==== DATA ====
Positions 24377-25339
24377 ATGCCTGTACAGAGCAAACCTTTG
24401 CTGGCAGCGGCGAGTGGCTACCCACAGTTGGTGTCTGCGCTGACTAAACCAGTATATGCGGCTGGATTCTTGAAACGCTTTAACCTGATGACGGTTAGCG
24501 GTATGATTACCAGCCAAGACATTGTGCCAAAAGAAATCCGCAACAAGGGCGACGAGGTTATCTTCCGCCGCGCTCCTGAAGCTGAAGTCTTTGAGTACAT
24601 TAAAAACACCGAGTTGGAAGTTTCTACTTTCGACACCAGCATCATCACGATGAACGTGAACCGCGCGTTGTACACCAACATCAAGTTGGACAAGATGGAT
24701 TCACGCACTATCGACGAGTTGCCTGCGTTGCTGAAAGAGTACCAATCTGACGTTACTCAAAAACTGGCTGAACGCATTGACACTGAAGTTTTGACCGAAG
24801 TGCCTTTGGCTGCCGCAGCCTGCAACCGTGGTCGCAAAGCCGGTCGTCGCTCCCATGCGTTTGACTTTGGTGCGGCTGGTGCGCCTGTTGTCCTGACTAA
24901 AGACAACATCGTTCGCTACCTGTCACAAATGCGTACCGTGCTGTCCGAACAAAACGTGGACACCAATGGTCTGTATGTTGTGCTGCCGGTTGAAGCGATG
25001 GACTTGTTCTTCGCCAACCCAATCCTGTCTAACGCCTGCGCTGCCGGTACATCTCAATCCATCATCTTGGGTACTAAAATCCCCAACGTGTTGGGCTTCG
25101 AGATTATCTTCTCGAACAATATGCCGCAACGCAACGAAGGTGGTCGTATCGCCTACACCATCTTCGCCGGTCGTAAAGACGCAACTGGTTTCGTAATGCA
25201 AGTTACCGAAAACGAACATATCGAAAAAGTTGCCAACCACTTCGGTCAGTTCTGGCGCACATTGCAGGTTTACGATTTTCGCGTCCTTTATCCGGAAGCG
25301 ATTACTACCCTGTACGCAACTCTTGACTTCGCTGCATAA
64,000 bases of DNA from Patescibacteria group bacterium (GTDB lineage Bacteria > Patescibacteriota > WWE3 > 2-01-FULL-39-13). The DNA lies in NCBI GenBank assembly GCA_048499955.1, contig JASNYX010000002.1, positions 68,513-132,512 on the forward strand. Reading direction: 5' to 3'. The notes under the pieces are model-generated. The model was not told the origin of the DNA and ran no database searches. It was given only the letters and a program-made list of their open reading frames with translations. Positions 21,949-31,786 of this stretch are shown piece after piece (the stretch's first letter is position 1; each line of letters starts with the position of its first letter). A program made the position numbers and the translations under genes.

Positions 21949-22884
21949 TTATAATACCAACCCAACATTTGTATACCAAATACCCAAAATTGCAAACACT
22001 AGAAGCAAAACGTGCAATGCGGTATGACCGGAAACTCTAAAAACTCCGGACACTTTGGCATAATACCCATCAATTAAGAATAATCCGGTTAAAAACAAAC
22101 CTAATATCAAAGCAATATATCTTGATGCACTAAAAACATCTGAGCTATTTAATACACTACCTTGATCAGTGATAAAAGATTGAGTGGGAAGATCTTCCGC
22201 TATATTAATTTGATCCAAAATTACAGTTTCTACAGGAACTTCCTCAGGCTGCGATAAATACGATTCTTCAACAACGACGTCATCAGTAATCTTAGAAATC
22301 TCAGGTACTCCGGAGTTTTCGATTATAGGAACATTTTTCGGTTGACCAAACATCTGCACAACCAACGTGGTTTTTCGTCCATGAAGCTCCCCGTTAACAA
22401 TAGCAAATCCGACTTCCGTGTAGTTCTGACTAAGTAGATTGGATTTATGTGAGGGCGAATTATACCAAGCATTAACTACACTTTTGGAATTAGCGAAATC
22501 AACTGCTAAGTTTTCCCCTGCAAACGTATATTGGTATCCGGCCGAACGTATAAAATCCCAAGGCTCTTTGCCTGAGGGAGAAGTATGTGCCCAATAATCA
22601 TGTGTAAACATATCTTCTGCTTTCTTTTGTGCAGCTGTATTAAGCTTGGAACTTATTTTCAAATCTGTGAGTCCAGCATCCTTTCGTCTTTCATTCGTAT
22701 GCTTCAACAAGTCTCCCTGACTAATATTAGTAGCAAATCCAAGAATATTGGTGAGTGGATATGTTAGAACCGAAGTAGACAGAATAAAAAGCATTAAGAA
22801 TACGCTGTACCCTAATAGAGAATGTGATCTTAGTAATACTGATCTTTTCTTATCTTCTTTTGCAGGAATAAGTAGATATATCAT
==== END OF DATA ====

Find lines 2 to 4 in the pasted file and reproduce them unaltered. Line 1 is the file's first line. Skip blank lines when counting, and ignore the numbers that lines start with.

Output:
24377 ATGCCTGTACAGAGCAAACCTTTG
24401 CTGGCAGCGGCGAGTGGCTACCCACAGTTGGTGTCTGCGCTGACTAAACCAGTATATGCGGCTGGATTCTTGAAACGCTTTAACCTGATGACGGTTAGCG
24501 GTATGATTACCAGCCAAGACATTGTGCCAAAAGAAATCCGCAACAAGGGCGACGAGGTTATCTTCCGCCGCGCTCCTGAAGCTGAAGTCTTTGAGTACAT